16 of 23Romanian medics practice responding to an injured sailor from one of the navy ships in the river. A raft rescued the sailor, simulating an injury and brought him to shore, where he was treated and whisked away in a medical vehicle. The river crossing exercise also simulated a mass casualty event and corresponded with a mass casualty exercise at nearby Mihail Kogalniceanu Air Base, where the personnel feigned injuries to allow military medics from Romania, the U.S. and the Balkan Medical Task Force to practice high-level triage skills. (Jen Judson/Staff)
17 of 23A Gepard in the foreground continues to scan the skies for threats while Romanian tanks and U.S. Strykers begin to line up on the beach in order to cross the bridge. (Jen Judson/Staff)
18 of 23A Gepard is one of the first to cross the bridge during the river crossing exercise. (Jen Judson/Staff)
19 of 23A U.S. Stryker outfitted with a counter-improvised explosive device capability prepares to cross the river. The Stryker crossing was the only U.S. participation in the exercise. (Jen Judson/Staff)
20 of 23U.S. Stryker operators prepare to drive the vehicle onto the pontoon bridge after Romanian forces have used a variety of capabilities within a multidomain battle scenario to secure the area for the crossing. (Jen Judson/Staff)
21 of 23U.S. Strykers move slowly across the bridge to mark the end of the river crossing exercise. The U.S. Strykers of the 2nd Cavalry Regiment are often the vehicles of choice during bridging and river crossing exercises in Europe. U.S. Strykers crossed a bridge constructed using M3 amphibious vehicles In Chelmno, Poland, during the country’s major military exercise Anakonda 2016 in June, for example. (Jen Judson/Staff)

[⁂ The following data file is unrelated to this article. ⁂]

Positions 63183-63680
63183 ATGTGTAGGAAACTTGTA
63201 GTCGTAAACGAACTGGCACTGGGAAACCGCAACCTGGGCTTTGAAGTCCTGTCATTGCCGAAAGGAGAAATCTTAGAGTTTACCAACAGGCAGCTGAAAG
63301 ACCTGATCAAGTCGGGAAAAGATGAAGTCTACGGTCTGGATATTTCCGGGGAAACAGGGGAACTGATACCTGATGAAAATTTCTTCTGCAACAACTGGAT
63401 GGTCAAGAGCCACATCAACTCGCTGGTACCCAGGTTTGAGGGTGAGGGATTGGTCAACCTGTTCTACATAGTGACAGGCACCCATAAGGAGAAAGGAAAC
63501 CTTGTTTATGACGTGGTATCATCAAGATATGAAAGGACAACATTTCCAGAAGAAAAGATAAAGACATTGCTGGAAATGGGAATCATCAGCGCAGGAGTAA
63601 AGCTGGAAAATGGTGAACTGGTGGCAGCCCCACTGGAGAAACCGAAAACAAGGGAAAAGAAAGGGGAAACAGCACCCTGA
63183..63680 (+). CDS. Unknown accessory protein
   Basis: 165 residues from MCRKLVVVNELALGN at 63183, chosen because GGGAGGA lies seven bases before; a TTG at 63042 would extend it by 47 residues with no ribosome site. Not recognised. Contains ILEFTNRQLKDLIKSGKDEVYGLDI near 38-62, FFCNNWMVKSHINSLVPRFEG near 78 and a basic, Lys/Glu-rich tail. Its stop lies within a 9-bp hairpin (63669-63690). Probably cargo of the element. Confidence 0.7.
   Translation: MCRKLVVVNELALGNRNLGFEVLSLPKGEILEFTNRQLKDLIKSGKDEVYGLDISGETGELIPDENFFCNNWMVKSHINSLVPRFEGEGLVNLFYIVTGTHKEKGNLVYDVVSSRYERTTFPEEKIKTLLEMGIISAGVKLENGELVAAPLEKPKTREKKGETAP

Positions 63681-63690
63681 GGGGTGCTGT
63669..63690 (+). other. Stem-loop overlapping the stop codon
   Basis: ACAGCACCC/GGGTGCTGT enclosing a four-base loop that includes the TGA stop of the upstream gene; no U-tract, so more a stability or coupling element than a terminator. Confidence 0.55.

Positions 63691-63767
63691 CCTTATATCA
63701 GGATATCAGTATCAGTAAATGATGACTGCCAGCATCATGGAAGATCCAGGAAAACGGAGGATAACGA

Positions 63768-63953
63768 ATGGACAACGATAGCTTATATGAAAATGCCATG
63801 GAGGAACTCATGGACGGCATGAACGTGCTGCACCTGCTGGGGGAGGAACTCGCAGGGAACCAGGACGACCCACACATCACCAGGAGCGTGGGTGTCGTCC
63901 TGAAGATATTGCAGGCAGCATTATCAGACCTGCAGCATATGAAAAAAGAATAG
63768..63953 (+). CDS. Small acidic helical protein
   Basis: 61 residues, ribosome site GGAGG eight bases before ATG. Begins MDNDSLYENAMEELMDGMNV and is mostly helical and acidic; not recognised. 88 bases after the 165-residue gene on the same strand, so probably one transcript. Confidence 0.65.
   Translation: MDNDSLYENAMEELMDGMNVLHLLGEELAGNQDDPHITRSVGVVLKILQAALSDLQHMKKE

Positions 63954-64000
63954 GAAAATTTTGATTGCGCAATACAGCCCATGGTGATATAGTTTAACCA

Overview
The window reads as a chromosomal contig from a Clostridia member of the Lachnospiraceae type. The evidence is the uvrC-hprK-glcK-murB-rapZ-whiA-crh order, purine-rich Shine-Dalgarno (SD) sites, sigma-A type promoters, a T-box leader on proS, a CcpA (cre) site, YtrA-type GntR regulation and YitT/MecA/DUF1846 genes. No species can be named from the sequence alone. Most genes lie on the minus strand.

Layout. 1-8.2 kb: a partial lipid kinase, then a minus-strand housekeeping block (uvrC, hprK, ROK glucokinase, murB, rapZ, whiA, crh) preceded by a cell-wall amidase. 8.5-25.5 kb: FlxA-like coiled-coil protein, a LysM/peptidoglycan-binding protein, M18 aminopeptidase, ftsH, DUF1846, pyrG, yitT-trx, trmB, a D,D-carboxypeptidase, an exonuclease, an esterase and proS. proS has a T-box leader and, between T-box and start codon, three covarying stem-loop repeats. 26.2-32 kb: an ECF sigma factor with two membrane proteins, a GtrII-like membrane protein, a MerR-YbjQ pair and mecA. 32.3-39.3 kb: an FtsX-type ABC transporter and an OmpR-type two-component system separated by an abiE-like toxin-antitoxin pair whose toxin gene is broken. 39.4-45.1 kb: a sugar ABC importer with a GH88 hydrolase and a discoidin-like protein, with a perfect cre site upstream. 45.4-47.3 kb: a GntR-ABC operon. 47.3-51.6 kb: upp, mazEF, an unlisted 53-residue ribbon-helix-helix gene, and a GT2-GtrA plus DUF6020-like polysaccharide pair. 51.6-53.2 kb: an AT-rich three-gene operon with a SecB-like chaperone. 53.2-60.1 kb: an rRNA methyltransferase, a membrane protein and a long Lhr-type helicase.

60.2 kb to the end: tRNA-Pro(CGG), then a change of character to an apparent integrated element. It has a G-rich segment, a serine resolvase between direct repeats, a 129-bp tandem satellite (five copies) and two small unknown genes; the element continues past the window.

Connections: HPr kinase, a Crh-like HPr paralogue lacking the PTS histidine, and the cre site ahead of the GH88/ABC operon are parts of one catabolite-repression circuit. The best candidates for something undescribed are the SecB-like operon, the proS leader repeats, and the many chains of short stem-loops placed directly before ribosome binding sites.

22 of 23A Romanian soldier rides in a T-85 main battle tank across the bridge during the river crossing. (Jen Judson/Staff)
23 of 23U.S. Strykers move across the Danube. The river is critically important to the region because it serves as a great highway of commerce for many different countries and feeds into the Black Sea. Romanians are concerned about what Russia has done in the Black Sea and Crimea, and they fear further Russian aggression and encroachment in strategically important waterways. (Jen Judson/Staff)
Jen Judson is the land warfare reporter for Defense News. She has covered defense in the Washington area for eight years. She was previously a reporter at Politico Pro Defense and Inside Defense. She won the National Press Club's best analytical reporting award in 2014 and was named the Defense Media Awards' best young defense journalist in 2018.